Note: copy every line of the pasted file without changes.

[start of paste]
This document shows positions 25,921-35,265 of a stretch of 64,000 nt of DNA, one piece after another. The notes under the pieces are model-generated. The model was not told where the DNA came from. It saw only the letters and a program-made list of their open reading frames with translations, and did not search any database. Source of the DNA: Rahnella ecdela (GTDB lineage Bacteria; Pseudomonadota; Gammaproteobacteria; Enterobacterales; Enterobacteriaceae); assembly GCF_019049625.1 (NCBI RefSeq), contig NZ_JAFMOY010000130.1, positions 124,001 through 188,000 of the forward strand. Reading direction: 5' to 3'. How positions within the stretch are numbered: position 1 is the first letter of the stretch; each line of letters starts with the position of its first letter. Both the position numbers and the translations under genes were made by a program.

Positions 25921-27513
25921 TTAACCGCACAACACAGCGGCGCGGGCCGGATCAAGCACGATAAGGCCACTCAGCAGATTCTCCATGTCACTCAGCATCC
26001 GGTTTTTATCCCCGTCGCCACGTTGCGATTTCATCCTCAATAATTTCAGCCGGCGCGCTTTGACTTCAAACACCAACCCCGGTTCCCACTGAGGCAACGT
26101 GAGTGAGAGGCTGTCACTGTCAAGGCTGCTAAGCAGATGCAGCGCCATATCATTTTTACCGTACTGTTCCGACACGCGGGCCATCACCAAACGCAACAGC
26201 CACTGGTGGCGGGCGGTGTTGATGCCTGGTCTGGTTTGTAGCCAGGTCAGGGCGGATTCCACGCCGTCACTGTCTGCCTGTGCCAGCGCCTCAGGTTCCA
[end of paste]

This document shows positions 25,921-35,265 of a stretch of 64,000 nt of DNA, one piece after another. The notes under the pieces are model-generated. The model was not told where the DNA came from. It saw only the letters and a program-made list of their open reading frames with translations, and did not search any database. Source of the DNA: Rahnella ecdela (GTDB lineage Bacteria; Pseudomonadota; Gammaproteobacteria; Enterobacterales; Enterobacteriaceae); assembly GCF_019049625.1 (NCBI RefSeq), contig NZ_JAFMOY010000130.1, positions 124,001 through 188,000 of the forward strand. Reading direction: 5' to 3'. How positions within the stretch are numbered: position 1 is the first letter of the stretch; each line of letters starts with the position of its first letter. Both the position numbers and the translations under genes were made by a program.

Positions 25921-27513
25921 TTAACCGCACAACACAGCGGCGCGGGCCGGATCAAGCACGATAAGGCCACTCAGCAGATTCTCCATGTCACTCAGCATCC
26001 GGTTTTTATCCCCGTCGCCACGTTGCGATTTCATCCTCAATAATTTCAGCCGGCGCGCTTTGACTTCAAACACCAACCCCGGTTCCCACTGAGGCAACGT
26101 GAGTGAGAGGCTGTCACTGTCAAGGCTGCTAAGCAGATGCAGCGCCATATCATTTTTACCGTACTGTTCCGACACGCGGGCCATCACCAAACGCAACAGC
26201 CACTGGTGGCGGGCGGTGTTGATGCCTGGTCTGGTTTGTAGCCAGGTCAGGGCGGATTCCACGCCGTCACTGTCTGCCTGTGCCAGCGCCTCAGGTTCCA